Sadistic personality disorder (SDP) is characterized by an individual’s pattern of cruel, harsh, aggressive, intimidating, humiliating, and demeaning behavior. The disorder has been the subject of several studies and originally appeared in the DSM-III-R (American Psychiatric Association 1987). The disorder was included because of an effort to distinguish it from antisocial personality disorder (ASPD) or psychopathy since the constellation of traits descriptive of an individual with sadistic behavior patterns was not sufficiently explained by existing disorders (Chabrol et al. 2009). The belief that the different constellations would be useful in diagnosing individuals is what led the diagnosis to appear in the appendix of the DSM-III-R, under a section entitled, “Proposed Diagnostic Categories Requiring Further Study.” There was considerable support for including the diagnosis. A survey of forensic psychiatrists had revealed, for example, that 50% of them had, at some time, evaluated…
The famous, though controversial, psychoanalyst, C. G. Jung, wrote [all quotes from C.G. Jung. Collected Works. G. Adler, M. Fordham and H. Read (Eds.). 21 volumes. Princeton University Press, 1960-1983]:
“Complexes are psychic fragments which have split off owing to traumatic influences or certain incompatible tendencies. As the association experiments prove, complexes interfere with the intentions of the will and disturb the conscious performance; they produce disturbances of memory and blockages in the flow of associations; they appear and disappear according to their own laws; they can temporarily obsess consciousness, or influence speech and action in an unconscious way. In a word, complexes behave like independent beings, a fact especially evident in abnormal states of mind. In the voices heard by the insane they even take on a personal ego-character like that of the spirits who manifest themselves through automatic writing and similar techniques.” (The Structure and Dynamics of the Psyche, Collected Writings, Volume 8, p. 121)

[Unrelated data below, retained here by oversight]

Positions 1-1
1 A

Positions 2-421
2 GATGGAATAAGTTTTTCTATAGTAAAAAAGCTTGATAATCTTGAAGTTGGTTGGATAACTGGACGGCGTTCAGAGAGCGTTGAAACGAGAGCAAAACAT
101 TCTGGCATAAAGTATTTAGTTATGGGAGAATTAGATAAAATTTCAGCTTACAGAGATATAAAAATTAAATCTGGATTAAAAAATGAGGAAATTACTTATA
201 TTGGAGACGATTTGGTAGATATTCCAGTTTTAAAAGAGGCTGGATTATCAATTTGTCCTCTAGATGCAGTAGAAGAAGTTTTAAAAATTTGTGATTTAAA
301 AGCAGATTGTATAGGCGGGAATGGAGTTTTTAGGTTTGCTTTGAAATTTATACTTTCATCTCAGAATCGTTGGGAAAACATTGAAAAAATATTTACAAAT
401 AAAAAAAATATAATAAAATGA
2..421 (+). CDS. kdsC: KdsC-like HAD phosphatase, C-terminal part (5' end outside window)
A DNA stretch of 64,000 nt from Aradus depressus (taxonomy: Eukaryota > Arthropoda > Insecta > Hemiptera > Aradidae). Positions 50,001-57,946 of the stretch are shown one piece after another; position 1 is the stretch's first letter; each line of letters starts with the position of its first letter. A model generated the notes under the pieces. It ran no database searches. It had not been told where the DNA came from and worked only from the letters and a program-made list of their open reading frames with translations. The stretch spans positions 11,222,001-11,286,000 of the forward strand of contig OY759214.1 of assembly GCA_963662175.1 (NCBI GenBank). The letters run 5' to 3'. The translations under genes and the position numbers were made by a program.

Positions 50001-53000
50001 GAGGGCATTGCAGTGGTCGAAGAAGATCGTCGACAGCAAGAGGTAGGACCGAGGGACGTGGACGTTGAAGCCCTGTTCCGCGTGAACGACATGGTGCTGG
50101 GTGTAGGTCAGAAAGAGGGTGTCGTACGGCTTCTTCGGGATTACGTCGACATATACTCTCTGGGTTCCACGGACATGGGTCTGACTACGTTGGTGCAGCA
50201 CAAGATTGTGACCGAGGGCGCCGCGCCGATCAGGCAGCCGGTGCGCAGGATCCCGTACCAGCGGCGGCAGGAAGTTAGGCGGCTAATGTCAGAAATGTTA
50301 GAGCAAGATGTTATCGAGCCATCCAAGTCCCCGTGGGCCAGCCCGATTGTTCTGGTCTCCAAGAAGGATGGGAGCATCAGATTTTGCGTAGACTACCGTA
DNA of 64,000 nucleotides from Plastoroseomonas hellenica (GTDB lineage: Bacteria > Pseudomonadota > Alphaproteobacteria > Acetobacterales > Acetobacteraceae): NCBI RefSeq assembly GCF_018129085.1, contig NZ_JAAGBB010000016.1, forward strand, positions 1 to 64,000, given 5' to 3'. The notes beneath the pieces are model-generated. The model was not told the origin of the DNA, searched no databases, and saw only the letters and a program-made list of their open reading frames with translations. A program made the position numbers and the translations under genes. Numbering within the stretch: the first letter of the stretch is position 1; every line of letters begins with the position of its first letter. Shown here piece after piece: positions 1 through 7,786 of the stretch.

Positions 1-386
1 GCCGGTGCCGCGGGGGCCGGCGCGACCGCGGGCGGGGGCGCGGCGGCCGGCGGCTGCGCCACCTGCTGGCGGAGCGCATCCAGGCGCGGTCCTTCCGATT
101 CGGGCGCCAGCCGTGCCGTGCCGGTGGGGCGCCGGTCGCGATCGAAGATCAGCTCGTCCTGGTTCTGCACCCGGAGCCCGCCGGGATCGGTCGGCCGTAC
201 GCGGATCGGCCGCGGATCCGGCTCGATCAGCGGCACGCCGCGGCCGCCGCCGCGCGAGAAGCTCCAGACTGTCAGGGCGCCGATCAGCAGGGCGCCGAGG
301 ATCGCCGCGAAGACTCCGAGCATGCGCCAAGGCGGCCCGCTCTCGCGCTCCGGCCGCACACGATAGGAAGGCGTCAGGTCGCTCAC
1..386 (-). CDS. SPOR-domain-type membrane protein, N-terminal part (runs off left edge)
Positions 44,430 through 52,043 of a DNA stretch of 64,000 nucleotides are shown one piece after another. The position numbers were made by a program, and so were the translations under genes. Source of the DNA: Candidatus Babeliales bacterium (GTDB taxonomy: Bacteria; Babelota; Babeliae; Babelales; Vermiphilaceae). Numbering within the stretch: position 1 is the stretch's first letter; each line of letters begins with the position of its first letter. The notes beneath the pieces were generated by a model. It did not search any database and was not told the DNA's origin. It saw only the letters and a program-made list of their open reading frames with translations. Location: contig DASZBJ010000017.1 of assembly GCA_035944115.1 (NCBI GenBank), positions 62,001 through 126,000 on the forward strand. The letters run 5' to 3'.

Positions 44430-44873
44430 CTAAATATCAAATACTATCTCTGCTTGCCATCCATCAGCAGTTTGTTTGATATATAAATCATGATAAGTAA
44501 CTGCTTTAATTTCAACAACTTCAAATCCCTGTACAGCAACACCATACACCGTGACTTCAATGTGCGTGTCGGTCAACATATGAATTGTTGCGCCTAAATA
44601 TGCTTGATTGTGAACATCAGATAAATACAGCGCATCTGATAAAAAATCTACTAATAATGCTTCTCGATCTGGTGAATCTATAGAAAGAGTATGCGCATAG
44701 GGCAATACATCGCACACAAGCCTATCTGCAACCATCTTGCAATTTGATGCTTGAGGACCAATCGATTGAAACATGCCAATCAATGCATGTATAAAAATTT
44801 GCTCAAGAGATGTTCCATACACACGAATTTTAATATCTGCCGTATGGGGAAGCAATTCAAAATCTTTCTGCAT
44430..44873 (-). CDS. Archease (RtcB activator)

BY MAYA ANGELOU
You may write me down in history
With your bitter, twisted lies,
You may trod me in the very dirt
But still, like dust, I’ll rise.
Does my sassiness upset you?
Why are you beset with gloom?
’Cause I walk like I’ve got oil wells
Pumping in my living room.
Just like moons and like suns,
With the certainty of tides,
Just like hopes springing high,
Still I’ll rise.
Did you want to see me broken?
Bowed head and lowered eyes?
Shoulders falling down like teardrops,
Weakened by my soulful cries?
Does my haughtiness offend you?
Don’t you take it awful hard
’Cause I laugh like I’ve got gold mines
Diggin’ in my own backyard.
You may shoot me with your words,
You may cut me with your eyes,
You may kill me with your hatefulness,
But still, like air, I’ll rise.
Does my sexiness upset you?
Does it come as a surprise
That I dance like I’ve got diamonds
At the meeting of my thighs?
Out of the huts of history’s shame
Up from a past that’s rooted in pain
I’m a black ocean, leaping and wide,
Welling and swelling I bear in the tide.
Leaving behind nights of terror and fear
Into a daybreak that’s wondrously clear
Bringing the gifts that my ancestors gave,
I am the dream and the hope of the slave.
“It is vital that young people are empowered to support improvement in their own and their peers’ lives; they are the experts in their own experiences, and their understanding, ideas and solutions are essential to make these campaigns a success.”
We want all children to have a safe and positive experience when they go online, but sometimes a child might be sent an image, video or message without their consent that upsets or confuses them. It can be hard to know what to say or do in these types of situations and that’s completely normal.
The brain learns through trusting relationships If we are with people we know and trust then our minds are more open to new experiences. We are open to trying something new or to changing our beliefs about the world and other people.
The capacity of the brain to learn in everyday life depends on relationships with trusted others.
A lack of trust can make us feel isolated and disengaged – even if we are with others – and make us less able to learn. For children who have experienced abuse and neglect, a lack of trust may be one factor that explains their greater difficulty in learning. A child who does not trust those around them needs to be vigilant and wary. They may not
be able to focus their attention on what excites and engages them in the classroom or at home
We know that mental health problems after abuse and neglect are not inevitable. Many children grow up to be healthy and successful adults. In this video, Linking Childhood Trauma to Mental Health, Professor Eamon McCrory explains what scientists have learned about how mental health problems develop over time in an accessible way for professionals and carers working with children.
In the final edition of Child in Mind, Claudia Hammond talks about the often misunderstood changes that happen during adolescence with young person Yaamin and Professor of Cognitive Neuroscience at UCL Sarah-Jane Blakemore